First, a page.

Heading into his third World Para Swimming Championships, there is not much Nicolas-Guy Turbide hasn’t already accomplished in his illustrious career.
The Quebec City native will be one of 18 Canadians competing from Sept. 9-15 at the London Aquatics Centre, one of the main venues of the 2012 Olympic and Paralympic Games.
At only 22, Turbide boasts a resume most athletes can only dream of: Paralympic medallist, Parapan American and Pan Pacific champion, multiple Canadian and Americas record holder. Not to mention a pair of Swimming Canada Male Para-swimmer of the Year awards, an honour he merited in 2016 and 2018.
There is, however, one item of note missing from his trophy case.
“I’ve never won a world championship medal. It’s pretty much the only major international competition where I’ve never won a medal,” he says.
Always humble, the visually impaired swimmer is quick to add that reaching the podium won’t be the end goal in the UK capital.
“Of course, winning a medal at worlds is a major objective,” says Turbide, who reached three finals at his world championship debut in Montreal in 2013, when he was only 16, and placed fifth in the 100-m backstroke S13 two years later in Glasgow, Scotland.
“At the same time, even if it doesn’t happen this year, if I manage to perform at my top level, if I continue to improve and achieve personal bests, I won’t be disappointed or angry with myself because I’ll know I did everything I could to try and achieve that goal.
“I can’t control what other swimmers will do. All I can control is what I personally do in training and competition. It’s the only power I have. If I manage to achieve my best time by even one hundredth of a second, no matter my position at the end of the race, I’ll be very satisfied with myself. I’ll have no regrets.”
Of course, when it comes to his performances in the pool, it’s safe to say Turbide hasn’t had many regrets since he made the Canadian squad for the 2011 Parapan American Games as a 14-year-old.
Holding five national marks and three Americas records in long course events, he claimed bronze in the 100-m backstroke S13 and reached another final (50-m freestyle S13) in his first Paralympic Games appearance in 2016. A year earlier in Toronto, he captured a sensational six Parapan Am medals, including three gold. At last summer’s Pan Pacific Championships in Australia, he went a perfect 4-for-4 in podium finishes, including two triumphs.
As for personal bests, he has set five in the past 12 months alone, in the 50-m free, 50 and 100-m back, 100-m butterfly and 200-m individual medley. All events he is set to compete in in London, except the 50-m back.
Not bad for someone who openly admits swimming was never part of the plan as a kid… mainly because he was afraid of water.
“When I was young, my goal was to play golf like my parents. I would stand in front of my father, who is left-handed, and try to imitate his movements,” explains Turbide, who still resides in Quebec City and trains at Club de Natation Région de Québec with coach Marc-André Pelletier.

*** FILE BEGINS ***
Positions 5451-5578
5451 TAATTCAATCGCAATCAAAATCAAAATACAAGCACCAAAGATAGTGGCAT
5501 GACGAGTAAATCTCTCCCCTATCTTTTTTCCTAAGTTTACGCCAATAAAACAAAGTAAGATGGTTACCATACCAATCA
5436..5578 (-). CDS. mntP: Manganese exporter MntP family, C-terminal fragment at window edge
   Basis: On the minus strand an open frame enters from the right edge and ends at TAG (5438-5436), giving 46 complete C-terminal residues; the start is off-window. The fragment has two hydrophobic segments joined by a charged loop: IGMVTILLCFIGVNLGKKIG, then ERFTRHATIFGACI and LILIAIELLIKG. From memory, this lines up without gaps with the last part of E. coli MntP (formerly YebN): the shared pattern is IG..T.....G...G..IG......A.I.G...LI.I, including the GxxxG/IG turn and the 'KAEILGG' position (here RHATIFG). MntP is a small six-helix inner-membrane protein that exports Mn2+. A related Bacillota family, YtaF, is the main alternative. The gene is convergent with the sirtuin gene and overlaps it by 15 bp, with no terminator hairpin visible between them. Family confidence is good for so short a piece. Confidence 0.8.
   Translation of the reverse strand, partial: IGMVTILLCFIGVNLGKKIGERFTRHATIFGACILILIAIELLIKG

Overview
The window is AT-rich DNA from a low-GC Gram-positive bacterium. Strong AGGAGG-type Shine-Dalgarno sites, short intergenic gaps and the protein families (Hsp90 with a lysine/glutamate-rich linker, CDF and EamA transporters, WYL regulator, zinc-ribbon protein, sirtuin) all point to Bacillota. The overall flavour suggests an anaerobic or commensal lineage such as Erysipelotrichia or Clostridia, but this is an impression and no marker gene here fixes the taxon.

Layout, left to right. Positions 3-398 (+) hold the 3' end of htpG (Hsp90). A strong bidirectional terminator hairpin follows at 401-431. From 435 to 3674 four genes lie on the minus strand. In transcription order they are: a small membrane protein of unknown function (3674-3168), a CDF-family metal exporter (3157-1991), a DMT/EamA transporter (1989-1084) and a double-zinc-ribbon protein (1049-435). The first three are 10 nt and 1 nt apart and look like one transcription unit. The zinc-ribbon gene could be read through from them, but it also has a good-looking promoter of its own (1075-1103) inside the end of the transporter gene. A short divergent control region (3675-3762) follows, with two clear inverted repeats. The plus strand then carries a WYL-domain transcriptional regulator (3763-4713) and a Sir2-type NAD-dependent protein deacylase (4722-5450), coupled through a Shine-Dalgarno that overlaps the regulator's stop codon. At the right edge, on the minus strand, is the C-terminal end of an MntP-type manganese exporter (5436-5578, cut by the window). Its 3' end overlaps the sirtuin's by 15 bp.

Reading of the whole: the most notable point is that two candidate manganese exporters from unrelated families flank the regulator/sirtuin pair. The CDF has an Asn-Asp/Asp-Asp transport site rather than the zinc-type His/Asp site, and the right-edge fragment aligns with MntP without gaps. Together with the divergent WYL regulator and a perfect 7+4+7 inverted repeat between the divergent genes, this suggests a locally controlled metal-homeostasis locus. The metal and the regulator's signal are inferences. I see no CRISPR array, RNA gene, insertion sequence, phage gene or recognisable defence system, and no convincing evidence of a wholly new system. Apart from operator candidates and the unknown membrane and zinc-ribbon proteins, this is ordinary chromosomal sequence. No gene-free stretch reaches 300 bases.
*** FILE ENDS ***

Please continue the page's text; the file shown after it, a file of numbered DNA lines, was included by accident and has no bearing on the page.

“My parents suggested that practising another sport could help me get stronger because I was very frail, my growth spurt came late. That’s when I was introduced to swimming.
“At first, I was really scared of water, perhaps because of my visual impairment. It took a long time for me to enjoy it. However, as soon as I took part in my first competition, it’s as if my pride and will to win got the better of my fear. I really liked the competitive aspect of the sport and that’s what made me stick to swimming.”
Today, almost a decade into a brilliant international career, it looks like Turbide might stick to swimming for a little while longer.
“Right now, my focus is 100% on these world championships and Tokyo 2020. But at the same time, it’s never crossed my mind that Tokyo could be my last Paralympic Games. I love what I do so much at the moment. I’ve always said to myself that the day I no longer appreciate the process of high performance sport, things like getting up early in the morning, making sacrifices that other people might not be willing to make, I’m going to stop.
“What we do is very gratifying. Our reward is competing at these international events, representing Canada, travelling the world. But it’s also very demanding. For now, every year, I still feel the desire to continue. The fire still burns. The day I don’t feel that way, I’ll move on. But I don’t think that day is close yet.”
LONDON 2019: The 2019 World Para Swimming Championships, which run from Sept. 9-15 at the London Aquatics Centre, will serve as the first qualifying event for the 2020 Paralympic Games in Tokyo. Webcast will be available on the Canadian Paralympic Committee and Swimming Canada Facebook Live platforms. Nicolas-Guy Turbide is set to compete in the 50-m freestyle S13, 100-m backstroke S13, 100-m butterfly S13 and 200-m individual medley SM13.